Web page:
Commercial Interruption: Close your eyes ... It's the Michael Scott Paper Company
Sara: To be honest, I really expected to tune in Thursday night to an episode featuring Michael at David Wallace's feet, pleading for his job back. Thankfully, this was not the case. The episode -- again, with the caveat that it wasn't great, but didn't make me want to gouge my eyes out -- had its funny moments, which unfortunately is saying something these days. The episode picks up right where last week left off -- with Michael beginning his journey to unemployment. I think Jim said it best when he noted that during Michael's two week notice, you really can tell the difference between Michael trying and Michael not trying. Between bouts of juvenile pranks and glasses of scotch, it was quite amusing to see the realization that Michael would be unemployed in a dying economy hit him on his last day.
However, instead of filming Michael waiting in line at soup kitchens, it looks like we'll be following Mr. Scott as he attempts to start his own paper company: Michael Scott Paper Company. Catchy. After exhausting just about all options to get a few Dunder Mifflin-ites (only the good ones, of course) to follow him in a Jerry Maguire-esque manner, wouldn't you know only loyal and completely out-of-character Pammy Pam actually marches out? I have no idea who Pam is these days and this only continues that confusion.
So Thomas, do you think this is the fresh breath of plot the show needs to get back to Funnyville -- or another Stanford/Scranton type disaster?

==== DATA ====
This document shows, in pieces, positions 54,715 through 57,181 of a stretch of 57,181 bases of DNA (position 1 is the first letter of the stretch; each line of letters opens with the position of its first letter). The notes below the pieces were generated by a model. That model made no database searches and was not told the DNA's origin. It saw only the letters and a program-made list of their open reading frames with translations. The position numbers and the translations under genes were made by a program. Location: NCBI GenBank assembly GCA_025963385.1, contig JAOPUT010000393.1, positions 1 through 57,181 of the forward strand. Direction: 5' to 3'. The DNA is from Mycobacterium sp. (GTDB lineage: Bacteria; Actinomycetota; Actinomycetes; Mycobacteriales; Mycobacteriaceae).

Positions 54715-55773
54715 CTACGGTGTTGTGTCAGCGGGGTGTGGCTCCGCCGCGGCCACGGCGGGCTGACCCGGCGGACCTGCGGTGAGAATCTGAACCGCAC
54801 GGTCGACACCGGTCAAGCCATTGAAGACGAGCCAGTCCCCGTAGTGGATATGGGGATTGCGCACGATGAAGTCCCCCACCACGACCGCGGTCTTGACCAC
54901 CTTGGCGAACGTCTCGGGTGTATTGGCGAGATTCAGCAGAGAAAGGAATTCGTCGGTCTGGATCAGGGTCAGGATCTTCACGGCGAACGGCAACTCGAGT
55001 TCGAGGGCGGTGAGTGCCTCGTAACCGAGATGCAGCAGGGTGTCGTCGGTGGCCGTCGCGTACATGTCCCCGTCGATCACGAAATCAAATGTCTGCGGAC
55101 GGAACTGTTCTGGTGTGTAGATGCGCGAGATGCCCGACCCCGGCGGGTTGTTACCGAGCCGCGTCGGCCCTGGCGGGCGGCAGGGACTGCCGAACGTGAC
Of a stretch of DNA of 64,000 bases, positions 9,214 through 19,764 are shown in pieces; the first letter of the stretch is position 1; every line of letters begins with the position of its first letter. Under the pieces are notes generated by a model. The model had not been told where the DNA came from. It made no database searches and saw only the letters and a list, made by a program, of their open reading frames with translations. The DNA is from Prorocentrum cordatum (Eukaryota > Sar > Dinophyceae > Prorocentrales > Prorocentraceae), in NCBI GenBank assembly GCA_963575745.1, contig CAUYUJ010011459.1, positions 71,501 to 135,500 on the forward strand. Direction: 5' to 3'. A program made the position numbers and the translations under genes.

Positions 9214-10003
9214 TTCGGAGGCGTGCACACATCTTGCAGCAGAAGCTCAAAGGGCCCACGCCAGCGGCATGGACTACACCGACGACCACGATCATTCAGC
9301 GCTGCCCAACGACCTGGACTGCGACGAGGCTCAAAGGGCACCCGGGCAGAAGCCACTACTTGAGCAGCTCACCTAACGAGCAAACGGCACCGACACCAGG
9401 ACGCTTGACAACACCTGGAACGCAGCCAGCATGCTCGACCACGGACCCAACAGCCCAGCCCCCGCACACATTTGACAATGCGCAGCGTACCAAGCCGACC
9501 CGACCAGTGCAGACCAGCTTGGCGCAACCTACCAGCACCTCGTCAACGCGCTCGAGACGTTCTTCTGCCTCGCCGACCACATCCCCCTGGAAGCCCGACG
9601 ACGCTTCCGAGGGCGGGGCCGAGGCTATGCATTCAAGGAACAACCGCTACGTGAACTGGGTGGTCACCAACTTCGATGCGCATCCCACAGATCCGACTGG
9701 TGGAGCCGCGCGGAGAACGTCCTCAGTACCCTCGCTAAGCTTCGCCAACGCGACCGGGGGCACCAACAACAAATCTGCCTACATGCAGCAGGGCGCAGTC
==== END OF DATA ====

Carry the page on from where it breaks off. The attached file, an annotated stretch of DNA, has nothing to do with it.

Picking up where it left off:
Thomas: Much like Adam and I discussed last week -- and MJ alluded to when she wrote about Pam's potential "departure" -- at least this feels like a necessary way to address some (no, not all, as you mentioned in the intro with that stalker-ish camera crew) issues I've had with the show since Season 3. I like the general idea that all these years, largely grounded employees like Oscar and Jim have probably been longing for a "real" boss to come in and be the model of efficiency and maturity that Michael never could be. What they seem to have found with Charles Bad-Ass-I-Know-Chicks-Dig-Me Minor is that bosses who are only concerned with the bottom line can be ... hmmm, how should we put this ... huge douchebags?
Pam's decision to bolt for the Michael Scott Paper Company felt pretty rash, but at least they set it up with a two-pronged approach. She's long been striving for better things, and her quick mastery of the copier (and that no one cared) only confirmed her lowly lot in life. She also appeared genuinely bothered by the way No Comedy Charles booted traitor Michael out sans the ticker tape parade he probably envisioned on his last day. Still, would Pam really quit her job for Michael's nonexistent business plan knowing that a) she'll be competing against her fiance and b) oh yeah, she has a fiance and might want to consult with him on life altering decisions? I don't know how another split office scenario could pay off long term though, so while I generally like the Michael Scott versus the forces of reality plotline, I think this'll ultimately end up right back where it all started.
Except Ryan is returning and he looks like Kiefer Sutherland in "The Lost Boys." Boyd, what up with that?